DO try the exercises in different positions eg standing, sitting, side lying


DON’T tuck your pelvis under

DON’T squeeze your bottom

DON’T contract too strongly (about 5% of what you think is fine)

DON’T hold your breath

DON’T flare your ribcage



2. Breathe


Proper breathing ensures that you activate the pelvic floor and other core muscles correctly.


Natural breathing means that your diaphragm moves down on inhale and up on exhale. If we breathe in too heavily before we activate the pelvic floor, it pushes our internal organs down onto the pelvic floor.


A natural breath in and out ensures the pelvic floor muscles lengthen and shorten and that the exercises will be effective.


3. Work on Posture


Posture and alignment of the joints and bones is important. During natural breathing not flaring out the rib cage or puffing the chest will help keep your ribcage stacked over your pelvis and ensure you breath effectively.



OUR TOP 3 EXERCISES TO ACTIVATE THE PELVIC FLOOR

Here are 3 of UV’s Head Coach Jo’s favourite pelvic floor exercises.


They will help you to activate the pelvic floor in isolation and also to learn how to incorporate it into some basic movements. Try to do them daily and as you get more confident you can increase the number of repetitions.


These exercises are all suitable to do after birth as soon as you feel comfortable doing them.



Breathwork with PF activations while lying:


  • Lie on your back, feet flat on the floor with your hands on the side of your rib cage.

  • Make sure your spine is neutral and your rib cage is softening down towards your hips, feet are flat on the floor and hip distance.

  • Take a natural inhale, breathing into your hands, and as you exhale, draw up through your front passage - like you are stopping going to the bathroom or holding in a tampon.

  • Then inhale and completely relax your pelvic floor remembering the relaxation phase is as important as the drawing up phase.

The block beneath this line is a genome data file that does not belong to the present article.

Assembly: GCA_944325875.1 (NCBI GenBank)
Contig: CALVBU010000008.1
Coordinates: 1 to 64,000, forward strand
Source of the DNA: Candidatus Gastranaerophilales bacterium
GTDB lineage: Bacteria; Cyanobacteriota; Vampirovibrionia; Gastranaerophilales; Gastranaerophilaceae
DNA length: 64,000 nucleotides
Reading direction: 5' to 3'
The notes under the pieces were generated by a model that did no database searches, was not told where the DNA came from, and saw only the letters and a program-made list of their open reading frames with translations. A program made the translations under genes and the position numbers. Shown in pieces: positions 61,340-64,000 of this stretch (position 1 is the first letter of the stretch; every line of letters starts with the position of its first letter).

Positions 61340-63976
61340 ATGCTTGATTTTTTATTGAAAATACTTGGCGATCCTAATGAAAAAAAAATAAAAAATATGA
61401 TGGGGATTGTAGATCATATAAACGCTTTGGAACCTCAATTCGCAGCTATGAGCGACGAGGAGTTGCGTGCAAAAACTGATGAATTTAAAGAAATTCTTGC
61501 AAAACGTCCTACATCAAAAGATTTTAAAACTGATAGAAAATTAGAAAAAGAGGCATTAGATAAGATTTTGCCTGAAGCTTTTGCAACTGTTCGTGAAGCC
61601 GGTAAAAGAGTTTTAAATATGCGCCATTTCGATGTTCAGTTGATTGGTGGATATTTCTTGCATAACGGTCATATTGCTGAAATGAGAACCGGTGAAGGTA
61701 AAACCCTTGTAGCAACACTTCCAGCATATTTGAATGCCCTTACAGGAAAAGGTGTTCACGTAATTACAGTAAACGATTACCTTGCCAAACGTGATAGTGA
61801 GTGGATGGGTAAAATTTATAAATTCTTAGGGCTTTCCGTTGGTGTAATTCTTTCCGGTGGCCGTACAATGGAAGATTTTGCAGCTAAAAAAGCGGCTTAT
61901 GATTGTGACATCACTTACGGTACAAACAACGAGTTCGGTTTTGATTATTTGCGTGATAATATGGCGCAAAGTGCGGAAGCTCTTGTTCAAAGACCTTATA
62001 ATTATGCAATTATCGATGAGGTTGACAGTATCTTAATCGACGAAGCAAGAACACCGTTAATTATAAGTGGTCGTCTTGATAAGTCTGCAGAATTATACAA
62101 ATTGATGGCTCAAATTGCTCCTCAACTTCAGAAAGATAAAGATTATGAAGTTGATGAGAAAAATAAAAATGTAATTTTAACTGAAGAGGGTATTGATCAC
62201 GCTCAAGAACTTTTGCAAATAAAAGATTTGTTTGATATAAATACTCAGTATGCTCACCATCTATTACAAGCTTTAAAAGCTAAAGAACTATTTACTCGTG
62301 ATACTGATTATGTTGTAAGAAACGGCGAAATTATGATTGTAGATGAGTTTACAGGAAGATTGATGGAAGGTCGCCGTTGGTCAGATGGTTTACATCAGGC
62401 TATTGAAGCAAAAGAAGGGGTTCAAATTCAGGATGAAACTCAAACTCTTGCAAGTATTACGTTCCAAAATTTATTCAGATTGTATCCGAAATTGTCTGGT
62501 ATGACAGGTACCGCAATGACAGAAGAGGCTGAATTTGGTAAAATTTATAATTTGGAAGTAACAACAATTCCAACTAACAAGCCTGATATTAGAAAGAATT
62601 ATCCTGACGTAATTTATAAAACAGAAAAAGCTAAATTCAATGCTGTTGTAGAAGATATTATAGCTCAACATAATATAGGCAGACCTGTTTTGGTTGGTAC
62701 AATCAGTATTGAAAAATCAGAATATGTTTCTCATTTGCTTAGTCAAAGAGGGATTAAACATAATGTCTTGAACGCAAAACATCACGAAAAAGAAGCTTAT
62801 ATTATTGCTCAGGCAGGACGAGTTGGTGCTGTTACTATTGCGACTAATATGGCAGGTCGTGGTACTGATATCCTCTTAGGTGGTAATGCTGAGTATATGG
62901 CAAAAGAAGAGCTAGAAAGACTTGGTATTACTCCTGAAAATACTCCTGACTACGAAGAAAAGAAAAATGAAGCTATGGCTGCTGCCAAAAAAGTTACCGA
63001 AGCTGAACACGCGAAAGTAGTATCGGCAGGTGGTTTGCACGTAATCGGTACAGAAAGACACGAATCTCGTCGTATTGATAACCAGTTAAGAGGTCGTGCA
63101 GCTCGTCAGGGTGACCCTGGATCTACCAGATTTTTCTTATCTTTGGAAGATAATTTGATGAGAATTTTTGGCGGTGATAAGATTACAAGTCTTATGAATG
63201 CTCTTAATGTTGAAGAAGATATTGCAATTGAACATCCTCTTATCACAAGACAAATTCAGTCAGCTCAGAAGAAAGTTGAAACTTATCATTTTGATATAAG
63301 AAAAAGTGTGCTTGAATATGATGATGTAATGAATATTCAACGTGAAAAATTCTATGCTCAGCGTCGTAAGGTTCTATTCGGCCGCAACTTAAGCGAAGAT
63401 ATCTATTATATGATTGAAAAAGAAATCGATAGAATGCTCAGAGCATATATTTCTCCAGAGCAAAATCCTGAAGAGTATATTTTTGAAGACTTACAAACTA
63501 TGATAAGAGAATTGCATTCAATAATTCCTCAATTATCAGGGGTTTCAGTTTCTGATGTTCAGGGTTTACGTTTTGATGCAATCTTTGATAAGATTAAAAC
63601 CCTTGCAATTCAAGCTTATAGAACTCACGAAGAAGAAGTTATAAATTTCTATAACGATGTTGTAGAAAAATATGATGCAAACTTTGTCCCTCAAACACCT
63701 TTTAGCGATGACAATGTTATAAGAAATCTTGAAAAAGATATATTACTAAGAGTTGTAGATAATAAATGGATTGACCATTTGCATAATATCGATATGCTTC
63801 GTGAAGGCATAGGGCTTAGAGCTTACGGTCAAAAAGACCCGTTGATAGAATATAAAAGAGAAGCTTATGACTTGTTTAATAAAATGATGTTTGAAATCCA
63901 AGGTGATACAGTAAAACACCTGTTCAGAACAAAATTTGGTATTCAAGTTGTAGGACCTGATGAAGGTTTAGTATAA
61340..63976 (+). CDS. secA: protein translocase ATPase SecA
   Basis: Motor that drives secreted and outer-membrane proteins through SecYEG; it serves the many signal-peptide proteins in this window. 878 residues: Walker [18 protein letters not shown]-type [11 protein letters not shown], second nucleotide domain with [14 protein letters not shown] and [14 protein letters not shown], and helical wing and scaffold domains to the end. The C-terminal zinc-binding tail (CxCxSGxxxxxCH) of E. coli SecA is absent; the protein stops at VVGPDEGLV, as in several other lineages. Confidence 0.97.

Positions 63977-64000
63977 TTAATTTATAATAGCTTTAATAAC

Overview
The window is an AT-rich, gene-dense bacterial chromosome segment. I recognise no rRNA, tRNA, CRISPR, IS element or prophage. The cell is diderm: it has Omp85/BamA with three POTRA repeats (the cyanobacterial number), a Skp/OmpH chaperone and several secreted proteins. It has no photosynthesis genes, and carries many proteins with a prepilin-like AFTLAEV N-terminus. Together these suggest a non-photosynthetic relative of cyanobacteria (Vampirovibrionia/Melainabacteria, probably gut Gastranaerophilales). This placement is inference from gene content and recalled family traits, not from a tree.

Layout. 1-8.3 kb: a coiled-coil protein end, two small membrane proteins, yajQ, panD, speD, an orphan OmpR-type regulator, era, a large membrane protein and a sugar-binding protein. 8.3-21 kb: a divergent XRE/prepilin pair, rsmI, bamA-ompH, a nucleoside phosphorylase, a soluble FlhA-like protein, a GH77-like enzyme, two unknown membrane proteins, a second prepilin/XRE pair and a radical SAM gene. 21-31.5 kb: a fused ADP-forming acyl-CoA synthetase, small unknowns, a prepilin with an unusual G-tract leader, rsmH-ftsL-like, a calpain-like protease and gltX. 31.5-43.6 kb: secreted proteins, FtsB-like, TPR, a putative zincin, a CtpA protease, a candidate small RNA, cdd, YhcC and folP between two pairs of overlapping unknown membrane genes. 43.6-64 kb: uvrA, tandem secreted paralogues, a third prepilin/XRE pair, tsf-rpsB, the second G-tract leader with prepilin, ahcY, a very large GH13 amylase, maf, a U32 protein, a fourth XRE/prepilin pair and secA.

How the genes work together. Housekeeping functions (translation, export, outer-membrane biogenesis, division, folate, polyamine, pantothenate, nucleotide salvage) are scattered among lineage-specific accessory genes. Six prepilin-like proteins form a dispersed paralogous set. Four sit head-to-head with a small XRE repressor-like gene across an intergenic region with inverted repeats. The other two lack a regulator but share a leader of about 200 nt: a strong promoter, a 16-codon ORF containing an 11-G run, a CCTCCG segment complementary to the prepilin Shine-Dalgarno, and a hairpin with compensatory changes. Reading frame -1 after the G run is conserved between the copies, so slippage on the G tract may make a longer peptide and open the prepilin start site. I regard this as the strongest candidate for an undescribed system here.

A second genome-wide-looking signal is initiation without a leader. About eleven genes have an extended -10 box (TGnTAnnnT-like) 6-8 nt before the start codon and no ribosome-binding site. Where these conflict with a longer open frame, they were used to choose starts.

• Repeat for 4 more breaths remembering to draw your PF up each time.

  • Try and do the exercise daily, once you are sure you are doing the exercise correctly you can try and hold up the pelvic floor for a bit longer with each breath.


Pelvic Tilts:


  • Still lying on the floor, hands by your side with spine neutral, ribs softening down towards your hips, feet flat on the floor and hip distance.

  • Take a natural inhale and as you exhale draw your pubic bone towards your navel so your pelvis tilts and your lower back just touches the floor. Keep your glutes relaxed!

  • Inhale, send the tailbone back towards the floor and bring the pelvis back to neutral.

  • Repeat these pelvic tilts whilst bringing awareness to your pelvic floor, activating it on each exhale and relaxing it on your inhale.

  • Repeat for another 6-8 repetitions but be mindful not to jam your lower back into the floor, it’s just a gentle tilt.

  • Imagine your pelvis is a bowl of water and you are trying to tip the water out of the bowl and into your belly button with each tilt.


Single leg glides:


  • Remain in your lying position with a neutral spine, feet flat on the floor, hands by your side.

  • Inhale as you glide your left heel away from your body so that your leg extends keeping the foot in contact with the floor.

  • Exhale, activate your pelvic floor and glide the foot back to the start position so your knee is pointing to the ceiling. Repeat on the other side.

  • Continue for another 6-8 repetitions, alternating legs.


 

If you need some additional support or aren’t sure if you are activating your pelvic floor correctly you can find a physio in your area here: https://mumsafe.com.au/physios/


Jo Maddison is Owner and Head Coach at Unearthed Vitality Gym & Virtual Studio. She is a specialist Personal Trainer in Pre & Postnatal Exercise, Pilates Instructor, Mum of 2 and helps women to exercise safely and effectively during all stages of motherhood.


Article References:

Girls Gone Strong - Pre & Post Natal Certification Manual, 2018

Pelvic Floor Recovery, 4th ed. Sue Croft, 2018

Safe Return to Exercise, Jen Dugard, 2022